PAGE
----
pit. The same return of Christ is the necessary preliminary event before
any kingdom of righteousness and peace can be realized upon the earth.
No amount of enlightened sentiment can establish a kingdom without a
king; and no universal blessedness can be experienced in this world
until the enemy is dethroned and banished. Sadly has the world failed to
include these two necessary Divine movements, in its vain dream and
godless attempt at a perfected universe!

The purpose of this age is then clearly defined as the visiting of the
Gentiles to call out of them a people for His name; the called out
people being the true Church (as that word signifies), which is made up
of all the saved ones who have been saved since the Day of Pentecost, at
which time the Spirit came to unite them into one body and to indwell
them. They are the heavenly people, regenerate and complete in Christ,
their Bridegroom and living Head.

When this age is considered as the Kingdom of Christ it is usually
thought of as in a state of development. This is a necessary conclusion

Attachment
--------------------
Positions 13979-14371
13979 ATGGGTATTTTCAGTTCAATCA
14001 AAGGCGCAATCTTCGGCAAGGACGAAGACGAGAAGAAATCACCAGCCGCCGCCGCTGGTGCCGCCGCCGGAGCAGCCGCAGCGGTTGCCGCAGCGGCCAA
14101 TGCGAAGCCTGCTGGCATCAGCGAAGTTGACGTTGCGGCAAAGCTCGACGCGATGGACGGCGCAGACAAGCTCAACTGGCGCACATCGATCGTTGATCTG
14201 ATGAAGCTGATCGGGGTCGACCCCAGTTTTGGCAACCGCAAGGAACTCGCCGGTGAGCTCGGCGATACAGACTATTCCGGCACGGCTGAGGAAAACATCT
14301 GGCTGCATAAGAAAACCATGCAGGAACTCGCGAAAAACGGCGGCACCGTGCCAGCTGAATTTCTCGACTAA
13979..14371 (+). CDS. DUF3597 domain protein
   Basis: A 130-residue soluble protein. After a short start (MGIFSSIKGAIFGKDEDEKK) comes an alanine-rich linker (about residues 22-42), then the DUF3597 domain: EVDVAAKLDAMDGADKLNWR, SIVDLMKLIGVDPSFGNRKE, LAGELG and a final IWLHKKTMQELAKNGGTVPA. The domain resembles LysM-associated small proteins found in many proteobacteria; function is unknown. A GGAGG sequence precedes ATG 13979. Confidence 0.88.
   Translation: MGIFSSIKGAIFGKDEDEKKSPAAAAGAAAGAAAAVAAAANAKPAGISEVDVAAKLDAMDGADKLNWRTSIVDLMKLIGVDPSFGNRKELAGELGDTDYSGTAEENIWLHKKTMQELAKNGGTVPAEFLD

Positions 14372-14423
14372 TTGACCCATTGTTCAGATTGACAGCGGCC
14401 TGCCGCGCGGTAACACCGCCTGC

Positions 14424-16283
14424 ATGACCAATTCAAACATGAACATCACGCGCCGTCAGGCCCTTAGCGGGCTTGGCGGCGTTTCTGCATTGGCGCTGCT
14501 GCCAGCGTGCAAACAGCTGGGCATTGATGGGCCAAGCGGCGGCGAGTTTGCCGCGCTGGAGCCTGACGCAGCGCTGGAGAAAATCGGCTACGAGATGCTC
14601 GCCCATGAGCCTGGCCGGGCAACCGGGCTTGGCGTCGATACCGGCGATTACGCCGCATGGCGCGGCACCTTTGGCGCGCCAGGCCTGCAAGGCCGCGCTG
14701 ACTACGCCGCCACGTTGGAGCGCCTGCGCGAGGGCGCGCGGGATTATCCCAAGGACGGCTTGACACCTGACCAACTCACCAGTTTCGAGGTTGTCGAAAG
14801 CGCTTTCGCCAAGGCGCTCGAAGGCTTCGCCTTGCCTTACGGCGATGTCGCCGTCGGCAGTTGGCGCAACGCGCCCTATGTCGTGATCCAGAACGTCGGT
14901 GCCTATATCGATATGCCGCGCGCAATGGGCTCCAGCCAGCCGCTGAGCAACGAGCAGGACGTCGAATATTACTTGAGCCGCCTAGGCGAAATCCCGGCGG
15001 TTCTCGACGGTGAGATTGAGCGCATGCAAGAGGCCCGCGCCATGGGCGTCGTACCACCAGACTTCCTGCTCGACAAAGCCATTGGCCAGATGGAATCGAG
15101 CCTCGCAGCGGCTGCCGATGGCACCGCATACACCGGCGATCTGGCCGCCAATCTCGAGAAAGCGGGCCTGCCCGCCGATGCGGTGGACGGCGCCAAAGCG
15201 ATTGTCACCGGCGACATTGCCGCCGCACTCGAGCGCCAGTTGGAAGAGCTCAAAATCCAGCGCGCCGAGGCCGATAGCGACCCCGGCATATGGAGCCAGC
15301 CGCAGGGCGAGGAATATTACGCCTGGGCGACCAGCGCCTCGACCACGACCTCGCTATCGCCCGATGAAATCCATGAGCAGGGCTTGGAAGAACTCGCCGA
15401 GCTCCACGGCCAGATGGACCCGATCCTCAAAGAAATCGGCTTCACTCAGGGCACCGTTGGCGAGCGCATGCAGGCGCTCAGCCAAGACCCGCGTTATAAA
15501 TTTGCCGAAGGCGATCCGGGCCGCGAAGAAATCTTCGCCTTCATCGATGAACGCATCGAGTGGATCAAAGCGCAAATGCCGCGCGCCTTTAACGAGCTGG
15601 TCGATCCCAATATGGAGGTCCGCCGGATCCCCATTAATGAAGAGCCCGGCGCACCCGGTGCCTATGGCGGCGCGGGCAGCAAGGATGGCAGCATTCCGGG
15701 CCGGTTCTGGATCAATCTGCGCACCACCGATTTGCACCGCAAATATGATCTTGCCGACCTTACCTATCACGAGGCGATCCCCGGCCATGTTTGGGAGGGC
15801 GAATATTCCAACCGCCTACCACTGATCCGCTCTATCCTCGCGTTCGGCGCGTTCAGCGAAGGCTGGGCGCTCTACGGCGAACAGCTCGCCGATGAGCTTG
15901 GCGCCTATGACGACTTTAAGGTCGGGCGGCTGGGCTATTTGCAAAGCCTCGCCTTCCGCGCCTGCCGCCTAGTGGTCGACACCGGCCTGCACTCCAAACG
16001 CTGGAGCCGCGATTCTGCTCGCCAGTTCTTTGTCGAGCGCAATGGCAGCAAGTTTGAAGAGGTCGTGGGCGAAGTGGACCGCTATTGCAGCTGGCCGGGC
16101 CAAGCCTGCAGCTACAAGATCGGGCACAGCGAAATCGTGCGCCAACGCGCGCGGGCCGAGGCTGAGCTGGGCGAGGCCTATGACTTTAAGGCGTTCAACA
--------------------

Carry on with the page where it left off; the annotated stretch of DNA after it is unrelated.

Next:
in view of the presence of sin and failure in the world. But the setting
up of the earthly kingdom is never described as the result of a process.
Scripture deals conclusively with this question.

In Dan. 2:34-35, an image is described, which is defined as being a
symbol of the then dawning Gentile world power (which is still
continuing, Lu. 21:24). The image is here made to represent both the
development of world rule and its terrible and final ending. The image
is seen to be gradually developing from one world government to another
until the form of the image is wholly completed. Its ending is then
precipitated by a shattering blow from a Stone, "cut out without hands."
By the same inspired interpretation, the "Stone" becomes both a symbol
of superhuman power, being "cut out without hands;" and a type of
Christ, the Ancient of Days, in His coming to the earth as a resistless
Monarch; banishing all rule and authority. A portion of the whole
passage reads thus: "Thou sawest till that a stone was cut out without
hands, which smote the image upon his feet that were of iron and clay,
and brake them to pieces. Then was the iron, the clay, the brass, the
silver, and the gold, broken to pieces together, and became like the
chaff of the summer threshing-floor; and the wind carried them away,
that no place was found for them: and the stone that smote the image
became a great mountain, and filled the whole earth" (Dan. 2:34-35).

This being a Divinely interpreted prophecy as to the extent and ending
of the present Gentile age, it should be noted that the Stone (Christ)
strikes the image (the world power) with one destructive blow, and at
the time when it has become fully developed. The blow is struck on the
part of the image which is last formed. The great image is thus